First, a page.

Related topics: climate change · earth · nasa · carbon dioxide · atmosphere

Underwater telecom cables make superb seismic network

Fiber-optic cables that constitute a global undersea telecommunications network could one day help scientists study offshore earthquakes and the geologic structures hidden deep beneath the ocean surface.

Mystery solved: Ocean acidity in the last mass extinction

A new study led by Yale University confirms a long-held theory about the last great mass extinction event in history and how it affected Earth's oceans. The findings may also answer questions about how marine life eventually ...

Warm ocean water attacking edges of Antarctica's ice shelves

Upside-down "rivers" of warm ocean water are eroding the fractured edges of thick, floating Antarctic ice shelves from below, helping to create conditions that lead to ice-shelf breakup and sea-level rise, according to a ...

Archaea hold clues to ancient ocean temperatures

Solving a decades-old mystery, Stanford researchers have discovered proteins that enable hardy microbes called archaea to toughen up their membranes when waters are overly warm. Finding these proteins could help scientists ...

New organic compounds found in Enceladus ice grains

New kinds of organic compounds, the ingredients of amino acids, have been detected in the plumes bursting from Saturn's moon Enceladus. The findings are the result of the ongoing deep dive into data from NASA's Cassini mission.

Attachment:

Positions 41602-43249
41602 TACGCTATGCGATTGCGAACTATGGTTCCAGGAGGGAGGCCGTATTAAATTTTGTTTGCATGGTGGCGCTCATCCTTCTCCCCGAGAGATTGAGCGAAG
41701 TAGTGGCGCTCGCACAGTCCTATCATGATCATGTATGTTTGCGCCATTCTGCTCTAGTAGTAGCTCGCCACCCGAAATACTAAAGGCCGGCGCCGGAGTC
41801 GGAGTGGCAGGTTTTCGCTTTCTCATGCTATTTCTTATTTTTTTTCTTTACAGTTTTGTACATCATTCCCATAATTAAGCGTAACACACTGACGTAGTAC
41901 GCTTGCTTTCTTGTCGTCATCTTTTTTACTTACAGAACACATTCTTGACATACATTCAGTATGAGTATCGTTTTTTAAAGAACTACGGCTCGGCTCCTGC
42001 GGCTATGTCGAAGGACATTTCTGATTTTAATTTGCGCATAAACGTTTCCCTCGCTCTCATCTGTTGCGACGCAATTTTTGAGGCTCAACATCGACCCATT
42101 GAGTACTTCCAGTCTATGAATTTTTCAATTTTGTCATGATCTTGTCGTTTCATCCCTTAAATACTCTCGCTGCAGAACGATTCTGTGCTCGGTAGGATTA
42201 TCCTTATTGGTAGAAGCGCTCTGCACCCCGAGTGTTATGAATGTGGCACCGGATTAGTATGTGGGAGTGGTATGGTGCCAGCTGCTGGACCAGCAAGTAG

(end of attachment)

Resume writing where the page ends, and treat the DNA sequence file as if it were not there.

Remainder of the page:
Kīlauea lava fuels phytoplankton bloom off Hawai'i Island

When Kīlauea Volcano erupted in 2018, it injected millions of cubic feet of molten lava into the nutrient-poor waters off the Big Island of Hawai'i. The lava-impacted seawater contained high concentrations of nutrients that ...

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An ocean (from Greek Ωκεανός, Okeanos (Oceanus)) is a major body of saline water, and a principal component of the hydrosphere. Approximately 71% of the Earth's surface (an area of some 361 million square kilometers) is covered by ocean, a continuous body of water that is customarily divided into several principal oceans and smaller seas. More than half of this area is over 3,000 meters (9,800 ft) deep. Average oceanic salinity is around 35 parts per thousand (ppt) (3.5%), and nearly all seawater has a salinity in the range of 30 to 38 ppt.

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